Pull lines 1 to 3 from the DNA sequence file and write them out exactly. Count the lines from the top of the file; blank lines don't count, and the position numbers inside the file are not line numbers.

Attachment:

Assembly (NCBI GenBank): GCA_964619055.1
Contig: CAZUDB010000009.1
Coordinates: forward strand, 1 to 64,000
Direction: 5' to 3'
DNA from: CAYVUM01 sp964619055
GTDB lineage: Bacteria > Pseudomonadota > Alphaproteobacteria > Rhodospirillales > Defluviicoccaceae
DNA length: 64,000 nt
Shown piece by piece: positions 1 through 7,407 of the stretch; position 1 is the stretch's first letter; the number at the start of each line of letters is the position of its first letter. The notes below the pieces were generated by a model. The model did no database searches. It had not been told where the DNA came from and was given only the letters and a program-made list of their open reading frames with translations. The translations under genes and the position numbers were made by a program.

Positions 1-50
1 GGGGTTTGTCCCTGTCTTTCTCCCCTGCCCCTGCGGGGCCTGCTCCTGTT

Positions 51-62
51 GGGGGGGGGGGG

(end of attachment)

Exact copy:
Assembly (NCBI GenBank): GCA_964619055.1
Contig: CAZUDB010000009.1
Coordinates: forward strand, 1 to 64,000